Sinn Féin MEP Chris MacManus, speaking after today’s vote in the European Parliament’s Agriculture & Development Committee, said it rejected the European Commission’s legal proposal for the Nature Restoration Law in its current form because there was too much ambiguity on the impact it would have for family farmers such as in the midlands and along the west coast of Ireland.
However he added that it is a necessity that nature restoration and protection takes place but that it must be done correctly with the full participation and say of rural Irish communities and family farmers.
“It really is a pity that certain sections of the European Commission and other stakeholders did not properly engage with those who have a clear understanding of rural communities including Irish family farmers in the west and midlands of Ireland.
“If they had done so, we could have had a Nature Restoration Law that would have been inclusive, unambiguous with realistic goals and measures. That would have led to nature restoration in an equitable manner with the support of local communities and farmers which I would have been happy to support. Differences in ambition, measures, objectives and scope could have been resolved.
“Everyone wants to see nature restored and protected, and there is still time for the Nature Restoration Law to be salvaged if rural concerns are taken on board, but there needs to be substantive consultation and engagement with local farming and rural stakeholders to try and bridge gaps and reach a mutual understanding on how the nature restoration law can work for everyone.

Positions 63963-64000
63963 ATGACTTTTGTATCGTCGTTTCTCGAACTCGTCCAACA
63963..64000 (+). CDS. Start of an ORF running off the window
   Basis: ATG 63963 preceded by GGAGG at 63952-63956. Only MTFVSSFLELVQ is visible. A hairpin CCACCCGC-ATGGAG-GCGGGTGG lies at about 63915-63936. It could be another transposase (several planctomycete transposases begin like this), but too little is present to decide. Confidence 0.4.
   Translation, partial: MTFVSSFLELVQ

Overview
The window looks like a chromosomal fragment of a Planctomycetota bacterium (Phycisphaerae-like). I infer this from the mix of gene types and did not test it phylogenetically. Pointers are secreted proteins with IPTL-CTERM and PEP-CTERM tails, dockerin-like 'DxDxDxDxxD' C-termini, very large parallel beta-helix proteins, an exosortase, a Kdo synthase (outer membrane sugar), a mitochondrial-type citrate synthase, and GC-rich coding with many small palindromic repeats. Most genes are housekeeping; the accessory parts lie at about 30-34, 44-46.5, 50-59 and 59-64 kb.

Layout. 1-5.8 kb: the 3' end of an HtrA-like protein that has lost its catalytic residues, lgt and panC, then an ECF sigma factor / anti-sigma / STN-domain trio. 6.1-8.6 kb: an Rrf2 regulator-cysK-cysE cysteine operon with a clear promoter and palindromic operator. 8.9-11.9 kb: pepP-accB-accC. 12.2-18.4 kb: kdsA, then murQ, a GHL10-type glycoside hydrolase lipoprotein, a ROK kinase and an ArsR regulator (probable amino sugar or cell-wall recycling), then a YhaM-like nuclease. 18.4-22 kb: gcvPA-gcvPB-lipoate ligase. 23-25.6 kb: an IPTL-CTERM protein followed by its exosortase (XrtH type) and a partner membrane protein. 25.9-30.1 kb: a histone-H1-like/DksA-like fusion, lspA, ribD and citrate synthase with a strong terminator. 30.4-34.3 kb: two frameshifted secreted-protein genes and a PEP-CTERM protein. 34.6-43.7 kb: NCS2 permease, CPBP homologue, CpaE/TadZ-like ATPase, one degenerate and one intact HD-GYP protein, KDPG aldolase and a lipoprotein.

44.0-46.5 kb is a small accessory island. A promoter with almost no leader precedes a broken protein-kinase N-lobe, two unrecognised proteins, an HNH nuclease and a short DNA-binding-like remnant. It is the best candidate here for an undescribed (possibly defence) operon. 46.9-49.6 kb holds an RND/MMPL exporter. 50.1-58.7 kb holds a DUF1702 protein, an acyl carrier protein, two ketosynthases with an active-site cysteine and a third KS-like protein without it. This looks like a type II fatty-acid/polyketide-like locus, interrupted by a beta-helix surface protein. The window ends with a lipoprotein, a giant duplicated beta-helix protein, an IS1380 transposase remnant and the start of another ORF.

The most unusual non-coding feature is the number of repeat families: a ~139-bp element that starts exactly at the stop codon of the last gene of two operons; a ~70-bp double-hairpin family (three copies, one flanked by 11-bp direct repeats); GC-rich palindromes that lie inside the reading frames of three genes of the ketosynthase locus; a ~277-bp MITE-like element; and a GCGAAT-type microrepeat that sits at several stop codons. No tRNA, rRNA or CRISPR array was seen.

“There is still a chance to save it if the Environmental Committee takes this on-board, but MEPs that are vehemently opposed to the nature restoration law, no matter what form it may take, must also cooperate and be objective to ensure that the law truly reflects rural and farming concerns instead of rejecting it outright in the Environmental Committee and a full Parliament plenary.
“There is much anxiety from family farmers in Ireland around the Nature Restoration Law that must be addressed. Particularly the concerns around rewetting and the impact it could have on sheep and suckler farmers in my constituency along with the rest of the midlands and west of Ireland. It is of immediate concern for any farmer operating on peat soils. There must also be clarity on funding and property rights also.
“Sinn Féin supports a Nature Restoration Law that would reassure the fears of rural Ireland and family farmers. I hope the Environmental Committee takes this on board so the European Parliament can support a law that works. Forcing the Nature Restoration Law in its current form may indeed protect, restore and enhance biodiversity but there is too much ambiguity around the unintended consequences for family farmers and rural communities in the west and midlands of Ireland.
“Sinn Féin completely supports the need to protect, restore and enhance biodiversity, but EU policy makers and legislators must recognise that this must be done in partnership with farmers and rural communities not in spite of them, especially in Ireland. This is an opinion shared by Irish farming organisations who are the voices for many Irish rural communities.”